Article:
Sunday, November 27, 2005

Repealing raupatu?

According to the Sunday Star-Times, the Maori Party will introduce a Private Member's Bill to repeal the Foreshore and Seabed Act - and they believe they have the numbers to do it. Unfortunately I'm not so sure; while United Future voted against the bill last year, they did so over a fairly minor terminological difference - whether the foreshore would be considered "public domain" or simply crown owned. Other than that, they seemed generally supportive of the Act's aims, and I don't really see them as voting for repeal. More interesting is the prospect of one of Labour's Maori MPs crossing the floor; they had an exceedingly tough time when the act was passed, and a repeal bill will hold their feet to the fire once again. But OTOH, Labour's Maori MPs have all had their consciences tested by this legislation once already and come out (however reluctantly) in support of it, and I don't think the situation has changed enough to force any of them to reconsider.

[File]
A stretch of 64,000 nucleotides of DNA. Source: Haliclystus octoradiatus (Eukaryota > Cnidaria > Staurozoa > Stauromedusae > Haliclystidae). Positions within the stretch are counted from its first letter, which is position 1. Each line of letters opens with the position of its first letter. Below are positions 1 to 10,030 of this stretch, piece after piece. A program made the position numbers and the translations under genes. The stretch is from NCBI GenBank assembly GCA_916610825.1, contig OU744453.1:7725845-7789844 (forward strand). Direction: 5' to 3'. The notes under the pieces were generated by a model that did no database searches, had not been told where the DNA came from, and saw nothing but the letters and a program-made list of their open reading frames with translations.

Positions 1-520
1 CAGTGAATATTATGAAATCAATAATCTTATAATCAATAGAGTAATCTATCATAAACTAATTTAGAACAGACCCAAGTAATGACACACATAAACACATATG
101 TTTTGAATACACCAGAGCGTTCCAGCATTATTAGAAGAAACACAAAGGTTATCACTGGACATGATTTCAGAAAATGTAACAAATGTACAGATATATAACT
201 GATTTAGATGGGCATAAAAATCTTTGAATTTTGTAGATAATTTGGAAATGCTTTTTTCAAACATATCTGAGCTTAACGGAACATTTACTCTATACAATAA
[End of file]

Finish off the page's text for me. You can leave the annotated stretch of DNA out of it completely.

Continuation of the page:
The real worry though is National. While they support a repeal, we should not forget that they opposed the legislation because they thought it was too generous to Maori, not because they support equality under the law or open access to the courts. The modern-day descendents of Justice Prendergast would repeal the Act to replace it with one which not only expropriated the foreshore and seabed and denied Maori access to the courts (as the current legislation does), but also denied any prospect of customary usage rights as well. In other words, they don't so much want to repeal the raupatu as replace it with more raupatu.

The upshot of this is that when push comes to shove, National may vote against a return to the pre-F&S Act status quo, for the same reason they opposed the act in the first place: because Maori may get more than nothing, which is all National thinks they deserve.